The plan was for this from to be our home on the road for around three weeks. We were heading from Southwest Michigan to Reno, Nevada to pick up a load of supplies, rounding the corner down to Phoenix, Ariz. to visit some friends, before carrying on to Radwood Austin by month’s end. At that point my wife and I would part ways, with her taking a flight and me continuing the drive to Northern Michigan. This being the second day of our three-week run meant the whole trip could have been scrapped.

My initial thought went to my AAA membership and sourcing a local diesel shop to get us back underway. It was Saturday and many shops were closed until Monday. We managed to get one to pick up the phone, but they didn’t have a tech available until Wednesday. Okay, so we’re on our own. Either I fix this van, or we’re stuck in Laramie for a few days. Even the car and van rental places were closed until Monday, so it would be minimum two days of down time, possibly as long as a week.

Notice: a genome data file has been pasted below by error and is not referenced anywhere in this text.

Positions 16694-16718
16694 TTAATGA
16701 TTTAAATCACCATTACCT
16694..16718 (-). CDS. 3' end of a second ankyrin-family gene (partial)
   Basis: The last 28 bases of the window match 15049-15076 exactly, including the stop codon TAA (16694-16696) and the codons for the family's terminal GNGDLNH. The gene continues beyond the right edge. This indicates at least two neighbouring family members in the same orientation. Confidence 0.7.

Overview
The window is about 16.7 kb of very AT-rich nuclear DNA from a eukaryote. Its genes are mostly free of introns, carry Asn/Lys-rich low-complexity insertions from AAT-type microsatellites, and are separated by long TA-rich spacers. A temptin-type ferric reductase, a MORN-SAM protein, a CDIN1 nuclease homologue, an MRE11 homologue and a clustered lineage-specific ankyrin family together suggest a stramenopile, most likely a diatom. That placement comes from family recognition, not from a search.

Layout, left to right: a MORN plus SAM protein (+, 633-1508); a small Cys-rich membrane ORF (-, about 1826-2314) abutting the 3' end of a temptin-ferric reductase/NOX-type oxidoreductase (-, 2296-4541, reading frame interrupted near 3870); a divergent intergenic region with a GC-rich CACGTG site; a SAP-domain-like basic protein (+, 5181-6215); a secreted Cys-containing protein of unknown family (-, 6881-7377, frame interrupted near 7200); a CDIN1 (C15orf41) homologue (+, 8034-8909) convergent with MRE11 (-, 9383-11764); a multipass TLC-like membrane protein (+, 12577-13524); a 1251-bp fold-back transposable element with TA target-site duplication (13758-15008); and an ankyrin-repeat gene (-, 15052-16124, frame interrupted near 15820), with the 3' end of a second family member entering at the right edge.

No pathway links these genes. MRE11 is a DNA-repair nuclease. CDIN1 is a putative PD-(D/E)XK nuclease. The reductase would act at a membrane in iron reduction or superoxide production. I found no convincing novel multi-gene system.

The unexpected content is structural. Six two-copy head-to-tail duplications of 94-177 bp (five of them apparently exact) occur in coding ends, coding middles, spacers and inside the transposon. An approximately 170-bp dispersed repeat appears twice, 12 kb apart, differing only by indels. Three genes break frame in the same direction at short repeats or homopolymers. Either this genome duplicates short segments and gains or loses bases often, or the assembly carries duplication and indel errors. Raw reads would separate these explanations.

Because I wasn’t certain that the fault was in the EGR system, I wanted to get an OBD reader to confirm the symptoms. I found an open NAPA about a mile away and started walking. 30 minutes later I plugged in the reader and it confirmed what I feared. With a bit of forum searching and a YouTube video or two to see what my next steps were, I felt confident enough that the engine wouldn’t blow up if I drove it back to the NAPA, so we crept along a side street at walking pace and parked up in the store’s side lot against the wall of the building to block the wind.

Image for article titled Roadside Repairs Saved My Cross-Country Trip

photoBradley Brownell